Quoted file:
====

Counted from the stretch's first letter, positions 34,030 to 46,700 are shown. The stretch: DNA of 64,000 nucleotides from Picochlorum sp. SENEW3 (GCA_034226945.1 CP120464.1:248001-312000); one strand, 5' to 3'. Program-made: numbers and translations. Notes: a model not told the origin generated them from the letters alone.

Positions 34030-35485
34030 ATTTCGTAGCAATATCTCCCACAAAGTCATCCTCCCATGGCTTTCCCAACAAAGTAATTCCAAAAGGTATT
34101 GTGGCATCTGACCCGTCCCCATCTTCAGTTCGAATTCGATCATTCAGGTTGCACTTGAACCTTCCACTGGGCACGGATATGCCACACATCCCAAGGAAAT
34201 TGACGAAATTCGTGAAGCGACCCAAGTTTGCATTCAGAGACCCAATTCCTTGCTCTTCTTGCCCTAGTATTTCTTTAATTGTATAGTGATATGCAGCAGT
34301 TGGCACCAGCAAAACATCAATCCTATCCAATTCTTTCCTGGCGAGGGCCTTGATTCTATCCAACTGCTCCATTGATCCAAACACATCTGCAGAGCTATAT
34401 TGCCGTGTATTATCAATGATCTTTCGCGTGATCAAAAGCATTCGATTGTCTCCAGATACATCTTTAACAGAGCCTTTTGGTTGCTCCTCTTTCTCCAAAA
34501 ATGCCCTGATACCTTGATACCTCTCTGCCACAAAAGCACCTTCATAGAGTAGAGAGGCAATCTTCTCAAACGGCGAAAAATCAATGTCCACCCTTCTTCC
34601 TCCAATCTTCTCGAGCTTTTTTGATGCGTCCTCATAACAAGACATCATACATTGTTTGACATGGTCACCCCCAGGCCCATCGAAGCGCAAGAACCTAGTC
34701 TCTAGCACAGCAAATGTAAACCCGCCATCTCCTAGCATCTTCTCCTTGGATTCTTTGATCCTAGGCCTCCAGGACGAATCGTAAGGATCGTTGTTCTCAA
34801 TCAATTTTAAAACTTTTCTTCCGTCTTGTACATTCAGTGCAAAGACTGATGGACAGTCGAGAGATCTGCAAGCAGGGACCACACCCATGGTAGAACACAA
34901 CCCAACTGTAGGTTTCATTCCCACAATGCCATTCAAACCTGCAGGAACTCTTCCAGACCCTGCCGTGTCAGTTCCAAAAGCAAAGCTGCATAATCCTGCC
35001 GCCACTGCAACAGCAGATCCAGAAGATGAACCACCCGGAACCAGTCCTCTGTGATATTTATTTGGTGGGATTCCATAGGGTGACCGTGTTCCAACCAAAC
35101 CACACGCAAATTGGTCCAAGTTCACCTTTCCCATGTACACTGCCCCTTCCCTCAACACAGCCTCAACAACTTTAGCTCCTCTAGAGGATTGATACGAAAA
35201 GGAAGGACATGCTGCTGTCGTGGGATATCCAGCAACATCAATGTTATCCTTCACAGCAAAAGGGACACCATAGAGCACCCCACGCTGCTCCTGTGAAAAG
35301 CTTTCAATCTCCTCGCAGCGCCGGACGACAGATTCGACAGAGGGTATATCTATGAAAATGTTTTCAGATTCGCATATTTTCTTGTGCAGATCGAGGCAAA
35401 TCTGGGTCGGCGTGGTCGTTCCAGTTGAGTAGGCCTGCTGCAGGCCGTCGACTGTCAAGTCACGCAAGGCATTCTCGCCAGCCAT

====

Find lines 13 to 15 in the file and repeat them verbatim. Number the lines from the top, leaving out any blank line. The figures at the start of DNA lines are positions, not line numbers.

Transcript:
35001 GCCACTGCAACAGCAGATCCAGAAGATGAACCACCCGGAACCAGTCCTCTGTGATATTTATTTGGTGGGATTCCATAGGGTGACCGTGTTCCAACCAAAC
35101 CACACGCAAATTGGTCCAAGTTCACCTTTCCCATGTACACTGCCCCTTCCCTCAACACAGCCTCAACAACTTTAGCTCCTCTAGAGGATTGATACGAAAA
35201 GGAAGGACATGCTGCTGTCGTGGGATATCCAGCAACATCAATGTTATCCTTCACAGCAAAAGGGACACCATAGAGCACCCCACGCTGCTCCTGTGAAAAG